A special contributor, the Linchpin

In Seth Godin’s book Linchpin, he discusses the how’s and why’s of always trying to be a contributor. He has a manifesto that sums this up nicely, the Linchpin Manifesto. The ultimate contributor is a linchpin. As a linchpin you are generous with your time and share your unique skills with others, for free. Your always try to be an artist, taking the things you do to a special level. You know an artist when you meet one. One of my favourite artists is a breakfast waitress named Debbie. She turns serving you breakfast into an art form.  Linchpins take the initiative, to do the work, not the job.  If you are in a long cog phase in your career maybe Seth’s book can help.

So there are moments when I’m a contributor, like now. But there is a lot of the times I’m a cog. When the ratio swings to more cogging than contributing, you are going to want to change something.  Hopefully before you loose your mind or have the soul sucked out of you. Read some books, listen to some podcasts, read a blog (hey, start a blog), ask a friend for advice, find a way. Of course the last course of action may be to get out of the machine.

Because no one wants to be a cog, do they?

Love to hear your thoughts, if it’s a contributor day for you.

Joe Pops or cog # 000240922


The less than helpful metaphor: The sales doctor and customer patient.

Pain points, a lot of salespeople (and sales training) use this metaphor. The metaphor assumes your potential customer is in pain, has some urgent problem that needs solving. And that you are the “doctor” who can help them.  The problem with this metaphor is that it is not true, it doesn’t really apply.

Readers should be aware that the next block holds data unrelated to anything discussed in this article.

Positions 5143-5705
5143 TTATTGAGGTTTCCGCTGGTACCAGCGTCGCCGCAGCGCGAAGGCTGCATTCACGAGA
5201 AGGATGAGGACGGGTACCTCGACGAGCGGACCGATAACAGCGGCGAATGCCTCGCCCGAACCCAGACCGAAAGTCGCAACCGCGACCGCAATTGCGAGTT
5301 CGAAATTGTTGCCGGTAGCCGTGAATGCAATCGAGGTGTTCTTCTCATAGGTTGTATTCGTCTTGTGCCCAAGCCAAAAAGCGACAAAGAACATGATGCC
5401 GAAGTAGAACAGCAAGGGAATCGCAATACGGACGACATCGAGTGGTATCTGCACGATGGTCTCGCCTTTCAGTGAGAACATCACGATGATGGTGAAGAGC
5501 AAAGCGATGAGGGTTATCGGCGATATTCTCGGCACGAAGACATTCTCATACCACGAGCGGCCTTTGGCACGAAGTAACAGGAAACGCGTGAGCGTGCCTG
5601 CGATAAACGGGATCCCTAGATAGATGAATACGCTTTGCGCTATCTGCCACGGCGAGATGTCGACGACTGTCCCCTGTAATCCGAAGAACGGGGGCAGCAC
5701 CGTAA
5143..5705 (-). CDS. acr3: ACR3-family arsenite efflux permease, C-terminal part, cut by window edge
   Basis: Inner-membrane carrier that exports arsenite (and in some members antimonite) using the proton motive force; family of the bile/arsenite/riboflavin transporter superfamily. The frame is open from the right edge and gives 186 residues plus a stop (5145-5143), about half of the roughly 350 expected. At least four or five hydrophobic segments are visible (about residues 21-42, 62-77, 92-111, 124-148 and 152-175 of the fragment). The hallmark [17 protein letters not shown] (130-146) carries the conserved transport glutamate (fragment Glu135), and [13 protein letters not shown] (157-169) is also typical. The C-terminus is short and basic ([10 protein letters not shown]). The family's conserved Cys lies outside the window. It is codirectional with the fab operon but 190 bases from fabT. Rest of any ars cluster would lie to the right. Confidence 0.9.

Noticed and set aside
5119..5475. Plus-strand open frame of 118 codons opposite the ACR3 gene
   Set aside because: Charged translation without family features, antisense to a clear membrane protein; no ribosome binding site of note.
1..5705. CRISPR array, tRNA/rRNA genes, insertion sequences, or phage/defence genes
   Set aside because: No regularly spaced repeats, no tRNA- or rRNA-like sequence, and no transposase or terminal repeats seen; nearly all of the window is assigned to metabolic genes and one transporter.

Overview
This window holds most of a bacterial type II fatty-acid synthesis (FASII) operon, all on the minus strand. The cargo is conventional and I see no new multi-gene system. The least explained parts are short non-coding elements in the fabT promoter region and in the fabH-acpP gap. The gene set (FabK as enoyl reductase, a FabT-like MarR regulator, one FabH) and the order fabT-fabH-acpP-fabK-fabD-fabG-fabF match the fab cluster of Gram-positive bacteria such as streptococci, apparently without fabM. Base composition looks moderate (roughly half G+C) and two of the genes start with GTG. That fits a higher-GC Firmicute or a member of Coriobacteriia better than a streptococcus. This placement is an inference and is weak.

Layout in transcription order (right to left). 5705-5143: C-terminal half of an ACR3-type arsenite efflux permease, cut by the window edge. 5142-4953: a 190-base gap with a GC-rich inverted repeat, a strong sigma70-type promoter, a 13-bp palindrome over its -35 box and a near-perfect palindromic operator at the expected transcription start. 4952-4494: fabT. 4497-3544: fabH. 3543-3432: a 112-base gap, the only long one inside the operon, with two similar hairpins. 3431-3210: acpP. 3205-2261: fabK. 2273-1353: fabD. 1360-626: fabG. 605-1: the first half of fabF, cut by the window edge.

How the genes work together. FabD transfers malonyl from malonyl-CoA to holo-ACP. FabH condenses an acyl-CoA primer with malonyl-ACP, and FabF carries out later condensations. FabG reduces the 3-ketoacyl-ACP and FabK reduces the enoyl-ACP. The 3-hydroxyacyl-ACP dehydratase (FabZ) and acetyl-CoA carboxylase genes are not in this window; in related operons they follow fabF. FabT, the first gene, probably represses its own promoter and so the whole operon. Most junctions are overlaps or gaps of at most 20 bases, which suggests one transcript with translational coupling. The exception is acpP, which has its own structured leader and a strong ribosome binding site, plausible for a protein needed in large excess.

It’s pretty rare that a potential customer is in an urgent situation (is in “pain”).  I just worked on an emergency equipment replacement project that took a year to conclude.  They were not in pain, but they realized they were going to face some big problems in the future if they didn’t replace the piece of equipment as soon as they could.  It was an emergency because it wasn’t budgeted for and the budgeting process would have added a lot of time to the replacement process.

According to business consultant Andy Raskin, there is a better way to look at potential customers (Pitch stakes not pain).   You look at them from a What’s at stake? perspective.  What’s at stake if they do, or do not, purchase the new technology or service?  What’s at stake for them if they wait until next year’s budget?

As Andy Raskin advises, your presentations should be focused on two future outcomes “one that your audience wants, and one that your audiences fears”. What’s at stake for your audience?

My presentation planning begins with two questions: What’s my message and who’s my audience? I am now going to add a third question, what’s at stake for this audience?

So as a presenter, what’s at stake for you if your audience doesn’t remember your message?

Joe Pops